Investment Incentives: New Money, Debt Relief, and the Critical Role of Conditionality in the Debt Crisis
External debt depresses investment and lowers economic growth below its potential through its negative effect on liquidity and expected profitability. These effects can pull a country into a downward spiral in which both the debtor country and creditors lose. This article considers the possibilities for revising contracts between a debtor and its creditors once a debt crisis has erupted. The framework that we develop shows how various combinations of new money and cuts in debt and debt service affect a debtor country's welfare, its debt repayments, and the earnings of its creditors. The analysis distinguishes between debtor countries that are willing and able to precommit credibly to an adjustment program and those that are not. This distinction provides the basis for a discussion of conditional lending by the international financial institutions to provide incentives and sanctions that make credible a debtor's promises to invest. Copyright 1990 by Oxford University Press.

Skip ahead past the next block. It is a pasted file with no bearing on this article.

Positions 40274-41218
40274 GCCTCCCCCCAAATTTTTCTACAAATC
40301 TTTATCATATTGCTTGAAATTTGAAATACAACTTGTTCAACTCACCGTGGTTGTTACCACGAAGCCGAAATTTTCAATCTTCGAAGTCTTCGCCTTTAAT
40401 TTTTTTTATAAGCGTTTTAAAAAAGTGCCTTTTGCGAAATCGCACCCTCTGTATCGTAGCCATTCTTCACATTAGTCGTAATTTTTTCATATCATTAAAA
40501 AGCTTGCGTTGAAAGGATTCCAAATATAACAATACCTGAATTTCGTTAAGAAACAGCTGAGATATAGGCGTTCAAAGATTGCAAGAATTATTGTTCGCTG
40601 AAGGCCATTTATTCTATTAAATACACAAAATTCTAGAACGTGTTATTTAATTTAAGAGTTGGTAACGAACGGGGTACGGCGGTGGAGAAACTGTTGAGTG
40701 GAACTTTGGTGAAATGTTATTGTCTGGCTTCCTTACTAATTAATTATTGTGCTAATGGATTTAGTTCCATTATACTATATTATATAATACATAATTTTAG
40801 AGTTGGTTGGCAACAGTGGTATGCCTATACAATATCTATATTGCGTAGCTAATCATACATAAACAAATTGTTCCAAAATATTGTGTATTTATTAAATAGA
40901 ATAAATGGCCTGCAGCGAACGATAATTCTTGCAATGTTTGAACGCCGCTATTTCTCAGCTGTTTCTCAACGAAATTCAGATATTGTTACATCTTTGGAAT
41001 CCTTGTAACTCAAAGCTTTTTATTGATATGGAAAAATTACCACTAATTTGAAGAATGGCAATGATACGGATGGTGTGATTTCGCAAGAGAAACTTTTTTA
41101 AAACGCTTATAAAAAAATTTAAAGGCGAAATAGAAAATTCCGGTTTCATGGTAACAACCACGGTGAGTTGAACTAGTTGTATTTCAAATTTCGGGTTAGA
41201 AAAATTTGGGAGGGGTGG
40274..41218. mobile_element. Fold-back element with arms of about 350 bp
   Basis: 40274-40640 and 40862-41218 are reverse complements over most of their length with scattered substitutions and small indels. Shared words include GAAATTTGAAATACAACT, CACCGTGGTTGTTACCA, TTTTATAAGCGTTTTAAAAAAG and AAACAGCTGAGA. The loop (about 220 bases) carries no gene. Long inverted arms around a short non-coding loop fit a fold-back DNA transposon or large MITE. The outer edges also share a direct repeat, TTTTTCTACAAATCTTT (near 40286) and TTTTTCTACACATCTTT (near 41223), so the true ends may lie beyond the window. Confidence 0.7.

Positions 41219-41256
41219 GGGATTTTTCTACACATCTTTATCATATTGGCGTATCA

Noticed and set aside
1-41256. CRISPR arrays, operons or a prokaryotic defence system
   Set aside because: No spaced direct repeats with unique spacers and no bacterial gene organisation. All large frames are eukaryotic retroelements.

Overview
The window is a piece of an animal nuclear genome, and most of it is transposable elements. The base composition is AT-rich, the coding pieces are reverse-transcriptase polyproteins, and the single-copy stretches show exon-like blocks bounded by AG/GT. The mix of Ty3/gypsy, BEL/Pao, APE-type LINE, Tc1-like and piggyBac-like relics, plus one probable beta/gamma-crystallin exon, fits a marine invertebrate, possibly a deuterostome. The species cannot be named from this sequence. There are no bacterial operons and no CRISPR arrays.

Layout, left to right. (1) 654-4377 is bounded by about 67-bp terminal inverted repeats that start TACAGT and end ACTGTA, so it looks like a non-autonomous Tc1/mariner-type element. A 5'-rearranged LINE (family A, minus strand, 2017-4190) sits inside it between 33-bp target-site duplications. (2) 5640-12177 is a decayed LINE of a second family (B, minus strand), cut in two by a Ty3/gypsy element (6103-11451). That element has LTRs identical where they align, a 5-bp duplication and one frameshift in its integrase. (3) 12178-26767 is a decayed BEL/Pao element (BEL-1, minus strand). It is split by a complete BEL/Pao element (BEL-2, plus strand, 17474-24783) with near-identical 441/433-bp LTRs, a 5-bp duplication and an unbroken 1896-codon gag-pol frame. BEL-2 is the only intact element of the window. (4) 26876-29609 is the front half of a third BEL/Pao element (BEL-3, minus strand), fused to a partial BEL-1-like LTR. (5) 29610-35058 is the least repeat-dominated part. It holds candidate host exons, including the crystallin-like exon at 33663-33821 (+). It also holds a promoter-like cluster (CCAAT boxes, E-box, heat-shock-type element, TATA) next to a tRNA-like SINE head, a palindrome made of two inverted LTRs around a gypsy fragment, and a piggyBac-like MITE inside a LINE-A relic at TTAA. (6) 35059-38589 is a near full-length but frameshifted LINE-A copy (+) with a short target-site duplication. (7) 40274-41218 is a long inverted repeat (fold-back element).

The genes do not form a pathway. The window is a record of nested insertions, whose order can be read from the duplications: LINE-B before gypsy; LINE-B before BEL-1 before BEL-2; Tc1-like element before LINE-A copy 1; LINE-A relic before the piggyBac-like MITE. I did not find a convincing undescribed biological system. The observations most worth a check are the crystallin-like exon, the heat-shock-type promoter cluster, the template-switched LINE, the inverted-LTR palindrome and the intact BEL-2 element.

To our knowledge, this item is not available for
download. To find whether it is available, there are three
1. Check below under "Related research" whether another version of this item is available online.
2. Check on the provider's web page whether it is in fact available.
3. Perform a search for a similarly titled item that would be available.
Volume (Year): 4 (1990)
Issue (Month): 1 (January)
|Contact details of provider:|| Postal: Oxford University Press, Great Clarendon Street, Oxford OX2 6DP, UK|
Phone: (202) 477-1234
Fax: 01865 267 985
Web page: https://academic.oup.com/wber
More information through EDIRC
|Order Information:||Web: http://www.oup.co.uk/journals|